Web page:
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What Happened To Idealism?
Published on Tuesday, November 14, 2000 in the Boston Globe
What Happened To Idealism?
by Joan Vennochi
IN THE MIDST of the country's ongoing political crisis, we packed up the kids in the family minivan and took a ride to a more innocent time: the '60s. Legendary folk artist Bob Dylan was in town, and we planned to share the rhythm of one generation with the next. But what began as a simple exercise in musical nostalgia ended as something else - a longing for a time when the struggle wasn't over power, but righteousness.

The '60s are remembered for their turbulence, even chaos. A president, his brother, and the country's top civil rights leader were assassinated. America was ripped apart by racial strife and torn over its involvement in the Vietnam War.

In spite of those events - maybe, because of them - idealism flourished. The battle lines seemed clear. On one side, stood the young; on the other side, the old. One side represented peace and love; the other side, napalm and materialism.

Perhaps that is an overly romantic, simplistic view of history. But at least it is possible to look back and glean a collective purpose from that period of struggle. Forty years from now, what will our children see when they look back at this time of struggle?

As George W. Bush and Al Gore squabble over victory in Florida and elsewhere, the only great cause they seek to promote is their own.

As candidates, they were afraid to stand for much of anything. Now locked in the limbo of being pretend president-elects, neither one looks particularly presidential.

There is a campy foolishness to Bush and running mate Dick Cheney, as they plan a premature transition dressed in matching shirts and ties. And the same is true of Gore and running mate Joe Lieberman, as they try to look natural in matching sweaters and khakis, under the most unnatural of circumstances.

As for their emissaries, it is hard to favor one over the other.

Bush's representative, former Secretary of State James Baker, wears a snarl on his lips and a cold glint in his eye. One minute, he stands on the brick plaza between Tallahassee's old Capitol building and its new one and pledges to abide by Florida law, a law that authorizes hand ballot recounts.

Because the Bush camp fears a hand recount will hand Florida's electoral votes to Gore, they change their mind about honoring state law. So, with no trace of embarrassment, Baker switches gears and announces Bush would file suit in federal court to stop the hand ballot counting.

On the surface, Gore's representative, former Secretary of State Warren Christopher is all scholarly courtliness. On his way up to a strategy session in Tallahassee with Gore campaign manager William Daley, he is asked if he worries about the impact of the impasse on the country. ''Of course we worry about it,'' he says. ''We're very conscious of our historic responsibility. None of us wants to cause any damage to the country, and certainly the vice president doesn't want to do that ... Right now, we think we have a big obligation to try and see that there's a full and fair count.''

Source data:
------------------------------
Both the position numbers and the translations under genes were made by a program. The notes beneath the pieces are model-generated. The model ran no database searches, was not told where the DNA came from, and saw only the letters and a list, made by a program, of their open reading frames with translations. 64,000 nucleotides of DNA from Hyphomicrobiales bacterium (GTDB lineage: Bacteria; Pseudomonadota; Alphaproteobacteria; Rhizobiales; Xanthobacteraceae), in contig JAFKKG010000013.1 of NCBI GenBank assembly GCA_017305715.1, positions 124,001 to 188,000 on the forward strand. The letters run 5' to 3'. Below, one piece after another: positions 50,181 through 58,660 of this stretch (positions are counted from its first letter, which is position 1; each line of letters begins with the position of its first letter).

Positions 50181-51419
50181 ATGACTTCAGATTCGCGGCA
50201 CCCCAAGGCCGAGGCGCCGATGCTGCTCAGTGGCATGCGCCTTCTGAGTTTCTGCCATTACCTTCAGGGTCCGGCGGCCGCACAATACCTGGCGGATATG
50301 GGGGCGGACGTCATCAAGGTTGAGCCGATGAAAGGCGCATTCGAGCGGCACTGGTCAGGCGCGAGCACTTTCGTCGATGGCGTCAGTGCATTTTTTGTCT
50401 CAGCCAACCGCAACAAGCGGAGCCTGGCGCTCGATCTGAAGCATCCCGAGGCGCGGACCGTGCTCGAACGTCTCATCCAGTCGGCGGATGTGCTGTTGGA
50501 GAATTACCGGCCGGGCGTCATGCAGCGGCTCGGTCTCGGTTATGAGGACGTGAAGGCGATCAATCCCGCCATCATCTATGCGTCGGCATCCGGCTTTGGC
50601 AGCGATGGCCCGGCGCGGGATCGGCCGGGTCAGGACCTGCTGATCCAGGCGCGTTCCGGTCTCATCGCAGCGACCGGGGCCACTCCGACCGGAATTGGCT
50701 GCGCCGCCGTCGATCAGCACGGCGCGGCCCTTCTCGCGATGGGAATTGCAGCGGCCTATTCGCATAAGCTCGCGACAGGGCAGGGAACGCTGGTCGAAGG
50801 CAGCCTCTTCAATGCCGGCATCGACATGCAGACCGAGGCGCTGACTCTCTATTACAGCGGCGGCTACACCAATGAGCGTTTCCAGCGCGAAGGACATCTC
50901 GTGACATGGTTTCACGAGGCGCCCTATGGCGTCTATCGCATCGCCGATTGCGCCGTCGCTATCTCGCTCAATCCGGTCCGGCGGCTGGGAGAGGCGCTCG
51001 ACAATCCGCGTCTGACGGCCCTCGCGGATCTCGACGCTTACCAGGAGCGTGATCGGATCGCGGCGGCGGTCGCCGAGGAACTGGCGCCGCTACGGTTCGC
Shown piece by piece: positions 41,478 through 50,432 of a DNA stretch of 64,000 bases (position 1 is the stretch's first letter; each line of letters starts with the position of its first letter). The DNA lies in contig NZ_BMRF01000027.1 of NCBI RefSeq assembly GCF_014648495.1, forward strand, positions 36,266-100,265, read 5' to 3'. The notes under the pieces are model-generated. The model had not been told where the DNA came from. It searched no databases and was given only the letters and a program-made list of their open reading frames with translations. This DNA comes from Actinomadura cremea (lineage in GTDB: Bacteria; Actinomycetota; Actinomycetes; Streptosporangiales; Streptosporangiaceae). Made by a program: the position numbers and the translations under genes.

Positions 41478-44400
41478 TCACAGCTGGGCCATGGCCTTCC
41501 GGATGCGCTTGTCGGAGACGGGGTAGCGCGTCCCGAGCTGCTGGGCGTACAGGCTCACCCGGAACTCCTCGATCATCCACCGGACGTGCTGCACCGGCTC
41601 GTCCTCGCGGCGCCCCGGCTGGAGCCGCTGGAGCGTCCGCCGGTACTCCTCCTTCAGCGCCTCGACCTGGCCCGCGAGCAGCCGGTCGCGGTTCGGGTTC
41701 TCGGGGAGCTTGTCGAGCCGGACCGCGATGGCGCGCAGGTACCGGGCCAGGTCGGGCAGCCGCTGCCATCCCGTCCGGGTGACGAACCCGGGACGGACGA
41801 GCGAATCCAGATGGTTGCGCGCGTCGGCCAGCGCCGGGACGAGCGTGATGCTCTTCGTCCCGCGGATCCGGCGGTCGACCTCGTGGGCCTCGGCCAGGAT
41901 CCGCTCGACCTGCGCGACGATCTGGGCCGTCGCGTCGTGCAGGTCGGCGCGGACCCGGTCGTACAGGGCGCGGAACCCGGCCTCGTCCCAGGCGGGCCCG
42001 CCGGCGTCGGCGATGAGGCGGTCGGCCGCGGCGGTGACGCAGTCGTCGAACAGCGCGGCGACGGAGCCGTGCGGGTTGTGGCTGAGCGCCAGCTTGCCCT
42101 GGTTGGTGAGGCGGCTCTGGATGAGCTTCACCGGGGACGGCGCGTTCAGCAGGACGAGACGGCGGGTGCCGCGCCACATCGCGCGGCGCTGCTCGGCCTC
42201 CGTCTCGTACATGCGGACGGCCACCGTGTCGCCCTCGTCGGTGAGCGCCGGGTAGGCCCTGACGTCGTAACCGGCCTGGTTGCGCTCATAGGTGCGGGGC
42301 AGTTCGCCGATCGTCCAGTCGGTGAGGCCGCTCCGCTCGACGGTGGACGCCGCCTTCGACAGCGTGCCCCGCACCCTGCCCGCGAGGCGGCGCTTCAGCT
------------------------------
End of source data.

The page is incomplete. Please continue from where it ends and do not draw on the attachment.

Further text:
Such high-minded rhetoric doesn't hide the less-than-noble truth. The Democrats are going ballot-hunting and won't back down until the ballots fall their way.

On both sides, this fight is not over principle, but ego.

It's not about wanting to govern, but about wanting to control the perks of government.

The Democrats feel them slipping from their hands. The Republicans held the promise for an instant on election night and now struggle to get it back in their grasp.

As this extraordinary power struggle plays out, most Americans are mere observers, the antithesis of what is supposed to happen in a democracy. A few are willing pawns and props, hustled out onto the Florida streets to parade in front of television cameras.

For the country, I think the greatest frustration is not so much about the lack of resolution to the presidential election, but about the feeling of helplessness about bringing it to a close.

It's out of the voters' hands, and in the hands of political operatives and constitutional lawyers.

Not so very long ago, people, especially young people, believed they had the power. They believed their actions mattered. They believed their participation could bring about positive change. They could sing about the answer ''blowin' in the wind,'' as Bob Dylan did the other night, and feel hopeful, not silly.

For all the turbulence, it really was a time of innocence, wasn't it? Today, there is just turbulence.

Copyright 2000 Globe Newspaper Company


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